Below I've listed the five most statistically dominant teams that the Big Ten has produced in recent years. Next to each team I've included their per-possession scoring margin that season in league play. Keep in mind Indiana's corresponding number for this season: +0.21.
Illinois, 2004-05 (+0.24)
The Illini recorded their ostentatious scoring margin against a much weaker conference than what the Hoosiers are facing this season. Still, that was a remarkable team Bruce Weber piloted in 2005. No need to rehash those details here (Dee Brown, Deron Williams, Arizona comeback, title game loss to North Carolina, etc.), just know that if you're mentioned in the same statistical breath as 2005-variety Illinois, you're teed up for a very special postseason.
Michigan State, 2004-05 (+0.18)
Call these Spartans the Forgotten Team. Mo Ager, Paul Davis and company had the misfortune of being flung into the same league in the same season as one historic group of Fighting Illini. Nevertheless, the team Tom Izzo had that season clearly ranks as one of the best the Big Ten has produced in the last decade. Even when MSU was badly misevaluated by that year's selection committee and given a No. 5 seed (!), this team still made a national semifinal.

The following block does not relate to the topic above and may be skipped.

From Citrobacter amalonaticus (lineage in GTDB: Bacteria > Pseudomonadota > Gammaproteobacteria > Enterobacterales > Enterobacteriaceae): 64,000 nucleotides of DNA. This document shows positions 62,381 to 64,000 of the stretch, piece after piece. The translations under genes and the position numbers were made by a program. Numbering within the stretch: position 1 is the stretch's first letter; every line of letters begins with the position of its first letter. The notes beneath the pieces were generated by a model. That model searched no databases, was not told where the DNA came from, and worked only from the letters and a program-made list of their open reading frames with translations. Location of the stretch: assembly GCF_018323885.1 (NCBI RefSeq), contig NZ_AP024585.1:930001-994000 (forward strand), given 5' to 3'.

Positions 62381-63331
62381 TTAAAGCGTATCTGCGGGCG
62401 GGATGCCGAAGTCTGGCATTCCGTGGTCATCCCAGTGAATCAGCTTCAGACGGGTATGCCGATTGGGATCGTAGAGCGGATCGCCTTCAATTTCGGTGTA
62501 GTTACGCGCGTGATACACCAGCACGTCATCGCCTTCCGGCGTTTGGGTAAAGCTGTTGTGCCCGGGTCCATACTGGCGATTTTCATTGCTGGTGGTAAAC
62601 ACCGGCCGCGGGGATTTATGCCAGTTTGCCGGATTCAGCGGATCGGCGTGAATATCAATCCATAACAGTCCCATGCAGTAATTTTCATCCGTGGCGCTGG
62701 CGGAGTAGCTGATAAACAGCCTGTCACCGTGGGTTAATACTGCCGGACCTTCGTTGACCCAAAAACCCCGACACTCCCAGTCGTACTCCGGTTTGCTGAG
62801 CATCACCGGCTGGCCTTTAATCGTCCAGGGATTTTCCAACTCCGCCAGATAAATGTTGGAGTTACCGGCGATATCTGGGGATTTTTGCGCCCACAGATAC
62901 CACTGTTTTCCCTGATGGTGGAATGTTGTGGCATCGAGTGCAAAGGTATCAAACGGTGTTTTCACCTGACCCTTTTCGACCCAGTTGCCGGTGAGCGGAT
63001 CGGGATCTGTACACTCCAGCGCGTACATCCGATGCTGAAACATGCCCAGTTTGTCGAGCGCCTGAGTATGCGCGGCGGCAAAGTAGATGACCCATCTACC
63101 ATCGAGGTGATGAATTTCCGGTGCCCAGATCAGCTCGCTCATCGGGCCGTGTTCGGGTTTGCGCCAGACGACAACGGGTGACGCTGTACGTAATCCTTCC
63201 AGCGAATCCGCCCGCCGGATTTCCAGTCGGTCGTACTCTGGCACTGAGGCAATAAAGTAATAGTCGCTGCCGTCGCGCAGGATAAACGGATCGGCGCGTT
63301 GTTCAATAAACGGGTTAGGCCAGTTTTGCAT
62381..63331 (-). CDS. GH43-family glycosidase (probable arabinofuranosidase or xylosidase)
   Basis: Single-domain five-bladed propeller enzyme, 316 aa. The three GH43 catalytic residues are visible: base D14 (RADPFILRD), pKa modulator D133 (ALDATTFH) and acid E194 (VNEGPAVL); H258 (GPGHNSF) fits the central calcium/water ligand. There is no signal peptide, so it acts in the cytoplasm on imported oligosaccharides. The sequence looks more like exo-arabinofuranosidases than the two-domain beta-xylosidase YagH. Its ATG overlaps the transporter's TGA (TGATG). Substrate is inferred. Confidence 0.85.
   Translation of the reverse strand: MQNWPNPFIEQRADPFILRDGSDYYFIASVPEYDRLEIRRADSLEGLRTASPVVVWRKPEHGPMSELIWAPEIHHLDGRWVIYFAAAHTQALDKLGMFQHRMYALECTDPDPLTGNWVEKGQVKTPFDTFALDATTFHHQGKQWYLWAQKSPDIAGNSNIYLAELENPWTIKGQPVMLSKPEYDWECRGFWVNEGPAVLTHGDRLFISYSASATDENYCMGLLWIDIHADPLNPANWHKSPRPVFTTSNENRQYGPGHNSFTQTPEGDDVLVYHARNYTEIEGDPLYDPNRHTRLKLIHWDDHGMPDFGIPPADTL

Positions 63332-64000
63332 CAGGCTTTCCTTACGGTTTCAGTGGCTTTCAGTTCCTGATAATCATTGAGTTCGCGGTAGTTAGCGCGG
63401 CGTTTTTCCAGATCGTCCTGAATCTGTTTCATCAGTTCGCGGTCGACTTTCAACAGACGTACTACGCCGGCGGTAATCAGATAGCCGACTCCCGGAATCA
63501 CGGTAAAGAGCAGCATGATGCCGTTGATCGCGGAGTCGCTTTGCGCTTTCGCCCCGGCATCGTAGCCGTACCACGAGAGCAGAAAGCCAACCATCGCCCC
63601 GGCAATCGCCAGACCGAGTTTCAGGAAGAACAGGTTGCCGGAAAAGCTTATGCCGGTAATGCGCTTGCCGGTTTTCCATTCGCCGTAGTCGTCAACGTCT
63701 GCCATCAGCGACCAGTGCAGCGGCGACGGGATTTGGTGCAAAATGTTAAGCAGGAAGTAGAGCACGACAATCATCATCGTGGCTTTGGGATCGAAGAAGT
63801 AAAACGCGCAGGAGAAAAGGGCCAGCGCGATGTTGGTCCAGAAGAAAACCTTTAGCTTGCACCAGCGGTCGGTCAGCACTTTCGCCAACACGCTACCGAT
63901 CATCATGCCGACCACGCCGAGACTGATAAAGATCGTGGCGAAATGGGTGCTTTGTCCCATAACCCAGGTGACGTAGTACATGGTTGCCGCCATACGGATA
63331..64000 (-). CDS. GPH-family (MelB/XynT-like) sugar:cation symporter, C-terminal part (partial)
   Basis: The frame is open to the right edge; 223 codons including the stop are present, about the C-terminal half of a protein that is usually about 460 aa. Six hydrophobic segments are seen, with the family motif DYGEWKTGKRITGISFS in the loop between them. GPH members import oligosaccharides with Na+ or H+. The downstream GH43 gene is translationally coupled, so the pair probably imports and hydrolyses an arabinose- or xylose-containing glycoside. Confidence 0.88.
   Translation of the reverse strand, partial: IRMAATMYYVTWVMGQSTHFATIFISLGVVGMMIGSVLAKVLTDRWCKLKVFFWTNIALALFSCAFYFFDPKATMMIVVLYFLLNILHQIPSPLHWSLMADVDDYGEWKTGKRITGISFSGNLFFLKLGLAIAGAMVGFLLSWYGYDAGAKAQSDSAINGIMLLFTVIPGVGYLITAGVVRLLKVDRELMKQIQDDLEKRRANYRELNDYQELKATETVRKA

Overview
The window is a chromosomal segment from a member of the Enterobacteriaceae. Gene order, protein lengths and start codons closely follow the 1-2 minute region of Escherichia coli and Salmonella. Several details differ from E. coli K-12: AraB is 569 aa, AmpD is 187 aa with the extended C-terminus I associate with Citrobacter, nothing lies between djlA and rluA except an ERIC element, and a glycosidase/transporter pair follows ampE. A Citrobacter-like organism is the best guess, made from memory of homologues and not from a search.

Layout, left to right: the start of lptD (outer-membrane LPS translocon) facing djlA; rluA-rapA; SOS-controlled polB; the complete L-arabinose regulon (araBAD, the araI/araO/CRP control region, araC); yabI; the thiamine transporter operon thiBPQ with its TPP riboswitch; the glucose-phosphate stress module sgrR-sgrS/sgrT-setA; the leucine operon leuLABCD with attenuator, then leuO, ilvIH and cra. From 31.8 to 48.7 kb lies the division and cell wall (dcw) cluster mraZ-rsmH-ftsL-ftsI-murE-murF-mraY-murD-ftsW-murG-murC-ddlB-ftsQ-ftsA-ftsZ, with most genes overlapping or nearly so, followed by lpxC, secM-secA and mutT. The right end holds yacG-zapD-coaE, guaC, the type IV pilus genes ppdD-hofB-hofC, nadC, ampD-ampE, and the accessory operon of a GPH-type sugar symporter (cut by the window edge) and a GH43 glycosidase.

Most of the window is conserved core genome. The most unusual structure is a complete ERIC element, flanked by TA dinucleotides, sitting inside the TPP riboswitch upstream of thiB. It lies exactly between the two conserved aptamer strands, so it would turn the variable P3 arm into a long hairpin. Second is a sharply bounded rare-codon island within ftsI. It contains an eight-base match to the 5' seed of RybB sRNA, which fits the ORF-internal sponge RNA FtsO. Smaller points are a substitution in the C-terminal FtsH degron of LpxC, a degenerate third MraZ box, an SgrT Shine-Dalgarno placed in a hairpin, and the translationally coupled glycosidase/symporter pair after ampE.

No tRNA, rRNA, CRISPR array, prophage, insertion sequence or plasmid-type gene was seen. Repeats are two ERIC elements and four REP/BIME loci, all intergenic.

Wisconsin, 2007-08 (+0.18)
The Badgers were supposed to take a big step back in 2007-08 after losing Alando Tucker to graduation, but someone forgot to tell Bo Ryan's team. Brian Butch, Trevon Hughes, and Joe Krabbenhoft blazed through a 16-2 Big Ten season, but an untimely encounter with Stephen Curry and his Davidson team of destiny brought Wisconsin's postseason to an early close.
Ohio State, 2011-12 (+0.17)
The Buckeyes had to share their Big Ten title with Michigan State and Michigan, but it was Thad Matta's team that carried the league's flag all the way to a national semifinal against Kansas. In the end OSU came within a lane violation (on an intentionally missed Aaron Craft free throw) of potentially getting a shot at Kentucky in the title game.
Wisconsin, 2009-10 (+0.17)
No Big Ten team of recent years has combined regular-season excellence with postseason disappointment as neatly as the 2009-10 Badgers. After posting a 13-5 record in league play, Ryan's team barely survived Wofford in the round of 64, before being blown out in the next game by Cornell, 87-69.
Round of 32
There are no national champions in this group, of course. You have to go all the way back to Michigan State in 2000 to find one of those in the Big Ten. Still, three of the league's five best per-possession teams since 2005 have gone on to make the Final Four. And if you're statistically dominant while being named something other than "Wisconsin," your chances could be better still.
In other words, Indiana fits the profile of an outstanding Big Ten team on a Final Four trajectory. The Hoosiers have work yet to do, naturally, but to this point the signs are very encouraging for IU fans.
A version of this article originally appeared at ESPN Insider .
John Gasaway is an author of Basketball Prospectus.